Some people probably will react negatively to this month's cover story about 30,000-member Lakewood Church in Houston. Whenever we write about a congregation that has seen impressive growth, critics flood my in-box with smug comments like these: "God doesn't care about numbers." "These big churches are just a show." "They must be watering down the message."
I agree that numbers don't necessarily impress God. The group that worshiped the golden calf in the wilderness would qualify as a megachurch. Crowds aren't a sure sign of God's favor or anointing.
I also agree that just because a church is big doesn't mean the members are sincere disciples. In some megachurches faith can be a mile wide and an inch deep.
But let's put aside those valid concerns for a moment and consider this fact: God expects churches to grow! Jesus said His followers would prove to be His disciples by reproducing themselves (see John 15:1-5). Lack of growth can be a sign that we aren't connected to the flow of His Spirit.
I've known churches that have had the same 50 members for several years, yet they spiritualize their smallness with lame excuses. Around and around the mountain they go, always moving but never going anywhere. This spiritual inertia is so common we think it's normal, but actually it is a religious game that bears no resemblance to New Testament Christianity.
The church in the book of Acts multiplied regularly. Yet most churches in this country either subtract members or add only a few. We need to trash the mind-sets that limit growth, including these:
Isolationism. The us-four-and-no-more syndrome must go. God did not call us to hide inside the church and sheepishly wait for Christ's return. Biblical faith compels us to boldly engage our culture.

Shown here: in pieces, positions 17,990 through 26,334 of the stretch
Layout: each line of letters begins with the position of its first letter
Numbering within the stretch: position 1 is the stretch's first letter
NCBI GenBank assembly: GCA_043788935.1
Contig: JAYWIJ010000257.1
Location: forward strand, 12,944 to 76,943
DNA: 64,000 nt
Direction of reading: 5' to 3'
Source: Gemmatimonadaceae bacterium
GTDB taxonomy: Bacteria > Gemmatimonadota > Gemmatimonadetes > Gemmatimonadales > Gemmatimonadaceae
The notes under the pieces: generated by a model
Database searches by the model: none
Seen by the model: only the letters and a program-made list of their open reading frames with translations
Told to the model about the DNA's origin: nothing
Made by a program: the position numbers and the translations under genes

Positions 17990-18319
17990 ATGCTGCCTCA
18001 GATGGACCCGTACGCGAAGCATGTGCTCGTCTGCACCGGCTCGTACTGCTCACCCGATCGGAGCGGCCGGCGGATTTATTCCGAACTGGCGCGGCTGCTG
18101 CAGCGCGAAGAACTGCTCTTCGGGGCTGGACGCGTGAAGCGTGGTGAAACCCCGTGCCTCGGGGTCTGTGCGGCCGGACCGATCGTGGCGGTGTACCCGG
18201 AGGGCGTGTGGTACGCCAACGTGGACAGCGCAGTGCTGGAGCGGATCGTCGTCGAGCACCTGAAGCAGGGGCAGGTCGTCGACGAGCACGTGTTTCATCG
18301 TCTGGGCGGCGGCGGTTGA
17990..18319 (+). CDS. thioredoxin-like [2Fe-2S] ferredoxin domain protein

Inward focus. Some anemic churches defend their lack of growth by saying that God has called them to a "special ministry" such as prayer, prophecy or worship. Their baptismal pool is dry and rusty. Meanwhile these folks insist they are called to minister to the Lord, not to people.
Excuse me? If your "special" ministry to the Lord is not resulting in new converts, then you have veered off track.
Elitism. I've heard people in small churches offer arrogant reasons why they lose members. They say it's because God is "purging" the people who don't want to "pay the price"--when legalism or an authoritarian leadership style is the real problem. Get rid of the toxic attitudes and false doctrines that prevent growth.
Tradition. Growth is stifled by the "We've always done it this way" mentality. If we think ministry must occur in a church building, we won't be open when the Holy Spirit tells us to start churches in movie theaters, offices, college dorms or housing projects.
Growth requires a willingness to take risks, try new strategies and reach new audiences. We must stretch. And when we do, we must be prepared for loud reactions from religious people who prefer church to be safe and stagnant.
This is an hour of harvest. Your congregation may not grow to be as large as Lakewood Church. But then, who says it can't?
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